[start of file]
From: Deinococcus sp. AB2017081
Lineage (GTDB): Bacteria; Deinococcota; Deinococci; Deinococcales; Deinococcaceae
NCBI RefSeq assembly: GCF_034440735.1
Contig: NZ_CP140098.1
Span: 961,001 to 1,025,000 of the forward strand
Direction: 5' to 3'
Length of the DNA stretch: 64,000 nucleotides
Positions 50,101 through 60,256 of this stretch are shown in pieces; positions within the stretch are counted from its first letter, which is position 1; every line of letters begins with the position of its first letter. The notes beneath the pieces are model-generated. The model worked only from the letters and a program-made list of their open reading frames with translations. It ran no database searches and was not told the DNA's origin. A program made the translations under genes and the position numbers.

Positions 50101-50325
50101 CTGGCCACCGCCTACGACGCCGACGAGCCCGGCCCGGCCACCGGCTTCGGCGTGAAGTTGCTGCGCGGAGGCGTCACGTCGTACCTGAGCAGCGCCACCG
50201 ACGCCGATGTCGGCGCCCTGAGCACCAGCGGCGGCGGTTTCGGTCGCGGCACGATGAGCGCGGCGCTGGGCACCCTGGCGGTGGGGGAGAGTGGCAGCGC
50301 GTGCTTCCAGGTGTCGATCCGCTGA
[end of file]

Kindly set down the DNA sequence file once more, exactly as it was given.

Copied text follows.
From: Deinococcus sp. AB2017081
Lineage (GTDB): Bacteria; Deinococcota; Deinococci; Deinococcales; Deinococcaceae
NCBI RefSeq assembly: GCF_034440735.1
Contig: NZ_CP140098.1
Span: 961,001 to 1,025,000 of the forward strand
Direction: 5' to 3'
Length of the DNA stretch: 64,000 nucleotides
Positions 50,101 through 60,256 of this stretch are shown in pieces; positions within the stretch are counted from its first letter, which is position 1; every line of letters begins with the position of its first letter. The notes beneath the pieces are model-generated. The model worked only from the letters and a program-made list of their open reading frames with translations. It ran no database searches and was not told the DNA's origin. A program made the translations under genes and the position numbers.

Positions 50101-50325
50101 CTGGCCACCGCCTACGACGCCGACGAGCCCGGCCCGGCCACCGGCTTCGGCGTGAAGTTGCTGCGCGGAGGCGTCACGTCGTACCTGAGCAGCGCCACCG
50201 ACGCCGATGTCGGCGCCCTGAGCACCAGCGGCGGCGGTTTCGGTCGCGGCACGATGAGCGCGGCGCTGGGCACCCTGGCGGTGGGGGAGAGTGGCAGCGC
50301 GTGCTTCCAGGTGTCGATCCGCTGA